40 CFR § 86.1824-01 - Durability demonstration procedures for evaporative emissions.
This section applies to gasoline-, methanol-, liquefied petroleum gas-, and natural gas-fueled LDV/Ts, MDPVs, complete heavy-duty vehicles, and heavy-duty vehicles certified under the provisions of § 86.1801-01(c). The manufacturer shall determine a durability process that will predict the expected evaporative emission deterioration of candidate in-use vehicles over their full useful life. The manufacturer shall use good engineering judgment in determining this process.
(a) Service accumulation method.
(1) The manufacturer shall develop a service accumulation method designed to effectively predict the deterioration of candidate in-use vehicles' evaporative emissions in actual use over its full useful life. The manufacturer shall use good engineering judgement in developing this method.
(2) The manufacturers may develop a service accumulation methods based upon whole-vehicle full-mileage accumulation, whole vehicle accelerated mileage accumulation (e.g., where 40,000 miles on a severe mileage accumulation cycle is equivalent to 100,000 miles of normal in-use driving), bench aging of individual components or systems, or other approaches approved by the Administrator.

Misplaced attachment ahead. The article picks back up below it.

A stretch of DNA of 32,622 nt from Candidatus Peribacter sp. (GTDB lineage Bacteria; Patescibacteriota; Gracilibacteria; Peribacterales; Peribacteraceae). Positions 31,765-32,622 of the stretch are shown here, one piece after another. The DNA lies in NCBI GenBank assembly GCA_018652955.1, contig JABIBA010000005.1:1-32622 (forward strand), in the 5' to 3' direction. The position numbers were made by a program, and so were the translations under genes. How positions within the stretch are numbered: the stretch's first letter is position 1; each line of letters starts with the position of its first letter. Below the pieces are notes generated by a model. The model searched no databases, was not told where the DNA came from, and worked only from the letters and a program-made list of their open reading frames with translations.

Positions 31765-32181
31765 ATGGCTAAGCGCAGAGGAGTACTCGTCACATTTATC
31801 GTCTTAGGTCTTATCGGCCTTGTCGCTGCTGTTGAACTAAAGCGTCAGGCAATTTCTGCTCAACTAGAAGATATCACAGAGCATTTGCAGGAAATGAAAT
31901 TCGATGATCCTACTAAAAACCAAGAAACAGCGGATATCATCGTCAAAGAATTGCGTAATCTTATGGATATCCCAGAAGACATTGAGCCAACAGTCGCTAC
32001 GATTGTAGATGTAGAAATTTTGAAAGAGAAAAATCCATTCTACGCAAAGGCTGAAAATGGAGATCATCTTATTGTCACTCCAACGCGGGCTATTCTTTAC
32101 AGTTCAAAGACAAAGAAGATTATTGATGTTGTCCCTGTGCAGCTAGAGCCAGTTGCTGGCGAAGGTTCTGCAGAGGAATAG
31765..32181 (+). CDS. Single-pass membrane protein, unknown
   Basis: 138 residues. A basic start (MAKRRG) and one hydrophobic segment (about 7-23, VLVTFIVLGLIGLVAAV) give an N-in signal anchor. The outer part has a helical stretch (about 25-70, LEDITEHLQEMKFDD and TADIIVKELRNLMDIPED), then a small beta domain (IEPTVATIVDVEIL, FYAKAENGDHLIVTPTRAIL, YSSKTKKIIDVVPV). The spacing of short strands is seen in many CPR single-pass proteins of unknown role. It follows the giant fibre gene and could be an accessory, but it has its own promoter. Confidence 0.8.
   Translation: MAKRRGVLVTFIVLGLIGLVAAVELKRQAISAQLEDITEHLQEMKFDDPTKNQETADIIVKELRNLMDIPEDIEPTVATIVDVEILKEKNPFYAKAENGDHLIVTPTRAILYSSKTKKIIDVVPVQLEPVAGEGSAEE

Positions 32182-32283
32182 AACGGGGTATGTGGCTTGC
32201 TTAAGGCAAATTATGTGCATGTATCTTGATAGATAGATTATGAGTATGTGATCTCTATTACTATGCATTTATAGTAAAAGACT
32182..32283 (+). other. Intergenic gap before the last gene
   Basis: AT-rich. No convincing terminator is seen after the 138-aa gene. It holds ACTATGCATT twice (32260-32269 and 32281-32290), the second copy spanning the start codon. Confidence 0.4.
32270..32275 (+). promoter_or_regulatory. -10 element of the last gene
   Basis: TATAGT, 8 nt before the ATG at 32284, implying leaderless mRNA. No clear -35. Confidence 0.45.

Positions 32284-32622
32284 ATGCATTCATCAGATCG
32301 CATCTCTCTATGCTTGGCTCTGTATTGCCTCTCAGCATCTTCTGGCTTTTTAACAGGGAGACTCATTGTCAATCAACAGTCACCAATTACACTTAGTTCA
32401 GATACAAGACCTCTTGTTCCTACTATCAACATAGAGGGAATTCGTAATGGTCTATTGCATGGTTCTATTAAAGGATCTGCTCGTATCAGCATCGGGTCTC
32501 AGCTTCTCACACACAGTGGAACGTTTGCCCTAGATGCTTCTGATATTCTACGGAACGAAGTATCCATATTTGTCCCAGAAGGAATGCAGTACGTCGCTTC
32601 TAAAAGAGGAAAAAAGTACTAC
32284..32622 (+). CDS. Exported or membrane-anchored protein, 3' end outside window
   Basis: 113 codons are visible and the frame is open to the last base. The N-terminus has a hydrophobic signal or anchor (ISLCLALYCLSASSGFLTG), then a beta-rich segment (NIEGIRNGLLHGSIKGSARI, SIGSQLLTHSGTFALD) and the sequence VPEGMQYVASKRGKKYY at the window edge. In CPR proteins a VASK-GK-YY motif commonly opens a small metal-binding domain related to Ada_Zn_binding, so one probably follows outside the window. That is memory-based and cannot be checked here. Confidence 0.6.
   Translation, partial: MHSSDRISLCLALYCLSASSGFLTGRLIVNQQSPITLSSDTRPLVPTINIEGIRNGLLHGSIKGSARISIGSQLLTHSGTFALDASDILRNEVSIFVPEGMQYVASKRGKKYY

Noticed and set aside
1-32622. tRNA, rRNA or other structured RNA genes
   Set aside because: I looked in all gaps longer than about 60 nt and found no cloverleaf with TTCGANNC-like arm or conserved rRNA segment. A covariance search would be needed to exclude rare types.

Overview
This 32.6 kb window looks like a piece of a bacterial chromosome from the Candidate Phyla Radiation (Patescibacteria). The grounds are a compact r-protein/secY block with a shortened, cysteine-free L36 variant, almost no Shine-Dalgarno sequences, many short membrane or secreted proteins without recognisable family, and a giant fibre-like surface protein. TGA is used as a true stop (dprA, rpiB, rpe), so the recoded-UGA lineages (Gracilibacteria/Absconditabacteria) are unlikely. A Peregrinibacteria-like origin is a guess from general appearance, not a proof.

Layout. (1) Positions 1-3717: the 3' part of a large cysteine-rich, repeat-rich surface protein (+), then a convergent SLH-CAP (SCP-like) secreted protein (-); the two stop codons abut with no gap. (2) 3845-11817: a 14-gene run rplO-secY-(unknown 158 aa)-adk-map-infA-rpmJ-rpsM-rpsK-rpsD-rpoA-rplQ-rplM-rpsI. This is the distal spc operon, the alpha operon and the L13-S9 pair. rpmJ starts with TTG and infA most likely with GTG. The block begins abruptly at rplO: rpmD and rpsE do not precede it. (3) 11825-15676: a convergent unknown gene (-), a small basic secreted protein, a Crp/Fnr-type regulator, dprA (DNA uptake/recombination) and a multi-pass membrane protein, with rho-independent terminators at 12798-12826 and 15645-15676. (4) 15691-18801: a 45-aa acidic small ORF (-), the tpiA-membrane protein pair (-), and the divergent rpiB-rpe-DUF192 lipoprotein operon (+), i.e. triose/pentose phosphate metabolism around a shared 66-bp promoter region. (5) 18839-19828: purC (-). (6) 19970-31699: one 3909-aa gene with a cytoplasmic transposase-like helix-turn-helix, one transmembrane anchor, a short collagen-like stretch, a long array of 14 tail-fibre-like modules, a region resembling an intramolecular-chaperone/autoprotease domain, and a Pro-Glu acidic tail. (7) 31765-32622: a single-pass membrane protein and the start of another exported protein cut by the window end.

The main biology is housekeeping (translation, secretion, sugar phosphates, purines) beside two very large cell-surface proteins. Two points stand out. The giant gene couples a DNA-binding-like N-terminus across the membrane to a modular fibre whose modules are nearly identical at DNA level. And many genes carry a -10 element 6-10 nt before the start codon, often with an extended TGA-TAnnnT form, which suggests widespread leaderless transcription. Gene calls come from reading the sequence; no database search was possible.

(i) For whole vehicle mileage accumulation programs, all emission control components and systems (including both hardware and software) must be installed and operating for the entire mileage accumulation period.
(ii) Bench procedures shall simulate the aging of components or systems over the applicable useful life and shall simulate driving patterns and vehicle operational environments found in actual use. For this purpose, manufacturers may remove the emission-related components (and other components), in whole or in part, from the durability vehicle itself and deteriorate them independently. Vehicle testing for the purpose of determining deterioration factors may include the testing of durability vehicles that incorporate such bench-aged components.
(iii) For gasoline fueled vehicles certified to meet the evaporative emission standards set forth in § 86.1811-04(e)(1), any service accumulation method for evaporative emissions must employ gasoline fuel for the entire service accumulation period which contains ethanol in, at least, the highest concentration permissible in gasoline under federal law and that is commercially available in any state in the United States. Unless otherwise approved by the Administrator, the manufacturer must determine the appropriate ethanol concentration by selecting the highest legal concentration commercially available during the calendar year before the one in which the manufacturer begins its service accumulation. The manufacturer must also provide information acceptable to the Administrator to indicate that the service accumulation method is of sufficient design, duration and severity to stabilize the permeability of all non-metallic fuel and evaporative system components to the service accumulation fuel constituents.